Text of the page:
The events of “I, Robot” take place in 2035, almost a decade from now. In spite of recent AI breakthroughs, it’s clear that the current state of AI is laughably far away from sci-fi’s AGI depictions, which are considered highly intelligent by human standards. We are yet to wire in common sense, ethical reasoning, skill generalization and adaptation all into one machine, not to mention the other counterparts which constitute complex intelligence. Only when we achieve that can we really start sweating about AI overruling mankind. But hey, it’s still 2021, let’s see how well this ages.
- Cisse, M. (2017, July 17). Houdini: Fooling Deep Structured Prediction Models. ArXiv.Org. https://arxiv.org/abs/1707.05373
- Eykholt, K. (2017, July 27). Robust Physical-World Attacks on Deep Learning Models. ArXiv.Org. https://arxiv.org/abs/1707.08945
- Komkov, S. (2019, August 23). AdvHat: Real-world adversarial attack on ArcFace Face ID system. ArXiv.Org. https://arxiv.org/abs/1908.08705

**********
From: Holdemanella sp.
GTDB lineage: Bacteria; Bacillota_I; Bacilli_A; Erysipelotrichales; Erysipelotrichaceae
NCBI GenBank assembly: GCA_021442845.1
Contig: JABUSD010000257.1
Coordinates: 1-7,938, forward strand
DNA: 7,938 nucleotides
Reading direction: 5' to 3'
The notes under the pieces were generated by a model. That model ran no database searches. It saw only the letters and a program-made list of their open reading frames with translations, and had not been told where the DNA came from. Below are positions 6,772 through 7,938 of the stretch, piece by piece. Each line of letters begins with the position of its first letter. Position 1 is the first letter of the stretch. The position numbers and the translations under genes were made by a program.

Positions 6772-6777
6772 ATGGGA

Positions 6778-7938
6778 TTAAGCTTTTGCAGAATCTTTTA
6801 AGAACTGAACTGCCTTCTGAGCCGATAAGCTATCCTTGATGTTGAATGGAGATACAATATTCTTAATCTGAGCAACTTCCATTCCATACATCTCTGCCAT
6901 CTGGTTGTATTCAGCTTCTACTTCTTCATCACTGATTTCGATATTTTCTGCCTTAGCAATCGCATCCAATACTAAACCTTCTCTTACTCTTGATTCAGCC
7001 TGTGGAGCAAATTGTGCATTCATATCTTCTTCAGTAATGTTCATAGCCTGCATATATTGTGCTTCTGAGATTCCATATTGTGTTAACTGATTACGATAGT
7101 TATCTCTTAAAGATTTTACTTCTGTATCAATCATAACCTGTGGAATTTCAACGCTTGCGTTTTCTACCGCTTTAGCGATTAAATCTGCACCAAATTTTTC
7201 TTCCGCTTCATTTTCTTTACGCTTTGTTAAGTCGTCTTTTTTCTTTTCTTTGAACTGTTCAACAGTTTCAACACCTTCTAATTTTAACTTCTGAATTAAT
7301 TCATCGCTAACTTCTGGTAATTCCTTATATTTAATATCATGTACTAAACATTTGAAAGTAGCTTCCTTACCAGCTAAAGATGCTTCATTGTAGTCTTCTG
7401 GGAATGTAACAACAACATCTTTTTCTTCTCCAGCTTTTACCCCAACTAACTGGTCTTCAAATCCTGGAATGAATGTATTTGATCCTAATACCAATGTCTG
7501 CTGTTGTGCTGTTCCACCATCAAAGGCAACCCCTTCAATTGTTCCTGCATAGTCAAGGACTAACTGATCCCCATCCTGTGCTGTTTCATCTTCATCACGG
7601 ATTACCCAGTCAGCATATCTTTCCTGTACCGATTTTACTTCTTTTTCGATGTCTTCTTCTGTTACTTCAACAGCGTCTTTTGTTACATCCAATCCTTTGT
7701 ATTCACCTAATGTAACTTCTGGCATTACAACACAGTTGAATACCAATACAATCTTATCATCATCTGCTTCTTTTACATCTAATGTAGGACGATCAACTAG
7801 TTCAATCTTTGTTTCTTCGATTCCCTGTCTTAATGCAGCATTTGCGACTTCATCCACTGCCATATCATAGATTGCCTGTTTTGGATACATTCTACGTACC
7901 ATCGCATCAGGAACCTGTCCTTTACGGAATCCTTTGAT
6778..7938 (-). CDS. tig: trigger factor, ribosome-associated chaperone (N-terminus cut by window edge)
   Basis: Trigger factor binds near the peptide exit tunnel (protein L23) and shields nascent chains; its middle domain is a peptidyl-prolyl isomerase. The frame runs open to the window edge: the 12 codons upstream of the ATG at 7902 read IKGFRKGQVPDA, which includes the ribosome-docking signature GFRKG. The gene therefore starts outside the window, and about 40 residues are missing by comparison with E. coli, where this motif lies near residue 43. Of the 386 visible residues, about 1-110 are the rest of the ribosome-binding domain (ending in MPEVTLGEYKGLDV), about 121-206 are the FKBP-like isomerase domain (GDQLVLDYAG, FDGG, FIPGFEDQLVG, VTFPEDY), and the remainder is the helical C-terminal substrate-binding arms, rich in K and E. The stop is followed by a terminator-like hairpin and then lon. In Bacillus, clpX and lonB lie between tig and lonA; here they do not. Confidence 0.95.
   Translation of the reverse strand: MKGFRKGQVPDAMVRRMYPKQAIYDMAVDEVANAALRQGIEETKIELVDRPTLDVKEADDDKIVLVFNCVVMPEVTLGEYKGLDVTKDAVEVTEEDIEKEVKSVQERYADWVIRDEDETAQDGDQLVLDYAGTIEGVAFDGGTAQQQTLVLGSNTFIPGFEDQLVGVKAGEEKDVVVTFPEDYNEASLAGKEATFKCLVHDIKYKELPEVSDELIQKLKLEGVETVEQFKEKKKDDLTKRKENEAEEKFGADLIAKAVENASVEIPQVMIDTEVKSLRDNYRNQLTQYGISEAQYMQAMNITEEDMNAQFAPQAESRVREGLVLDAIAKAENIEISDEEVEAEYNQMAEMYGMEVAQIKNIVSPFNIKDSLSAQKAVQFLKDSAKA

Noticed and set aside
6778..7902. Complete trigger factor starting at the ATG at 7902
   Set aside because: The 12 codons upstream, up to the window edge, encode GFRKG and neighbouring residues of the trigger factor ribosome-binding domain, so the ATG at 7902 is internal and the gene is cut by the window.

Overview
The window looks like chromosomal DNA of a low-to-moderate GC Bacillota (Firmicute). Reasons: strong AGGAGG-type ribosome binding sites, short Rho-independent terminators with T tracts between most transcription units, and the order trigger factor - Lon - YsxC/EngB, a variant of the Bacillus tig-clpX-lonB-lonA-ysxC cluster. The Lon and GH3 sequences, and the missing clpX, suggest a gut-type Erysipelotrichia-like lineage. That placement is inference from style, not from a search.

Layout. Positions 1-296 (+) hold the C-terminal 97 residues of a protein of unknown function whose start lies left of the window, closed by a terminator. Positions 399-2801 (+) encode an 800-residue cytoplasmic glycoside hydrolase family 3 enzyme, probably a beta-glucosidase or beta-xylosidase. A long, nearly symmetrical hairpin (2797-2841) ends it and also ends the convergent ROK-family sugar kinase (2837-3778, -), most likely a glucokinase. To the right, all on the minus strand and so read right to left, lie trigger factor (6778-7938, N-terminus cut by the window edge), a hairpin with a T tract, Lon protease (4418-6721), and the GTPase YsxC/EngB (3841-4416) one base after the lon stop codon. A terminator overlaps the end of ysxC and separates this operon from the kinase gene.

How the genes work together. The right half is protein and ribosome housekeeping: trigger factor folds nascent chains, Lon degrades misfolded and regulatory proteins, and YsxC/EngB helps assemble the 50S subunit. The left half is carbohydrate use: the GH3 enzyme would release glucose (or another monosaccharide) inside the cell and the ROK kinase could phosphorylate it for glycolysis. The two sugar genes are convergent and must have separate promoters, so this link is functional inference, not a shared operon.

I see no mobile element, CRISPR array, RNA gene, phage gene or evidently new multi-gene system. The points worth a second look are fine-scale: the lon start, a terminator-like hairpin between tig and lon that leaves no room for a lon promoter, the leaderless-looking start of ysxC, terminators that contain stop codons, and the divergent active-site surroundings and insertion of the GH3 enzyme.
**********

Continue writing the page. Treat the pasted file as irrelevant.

- Darlington, K. (2020, February 25). Common Sense Knowledge, Crucial for the Success of AI Systems. OpenMind. https://www.bbvaopenmind.com/en/technology/artificial-intelligence/common-sense-knowledge-crucial-for-the-success-of-ai-systems/
- Toews, R. (2021, June 1). What Artificial Intelligence Still Can’t Do. Forbes. https://www.forbes.com/sites/robtoews/2021/06/01/what-artificial-intelligence-still-cant-do/
- Suwandi, R. C. (2021, August 18). Why is AI So Smart and Yet So Dumb? - Towards Data Science. Medium. https://towardsdatascience.com/why-ai-is-so-smart-and-yet-so-dumb-c156cc87fafa
- Schwartz, O. (2021, September 30). In 2016, Microsoft’s Racist Chatbot Revealed the Dangers of Online Conversation. IEEE Spectrum. https://spectrum.ieee.org/in-2016-microsofts-racist-chatbot-revealed-the-dangers-of-online-conversation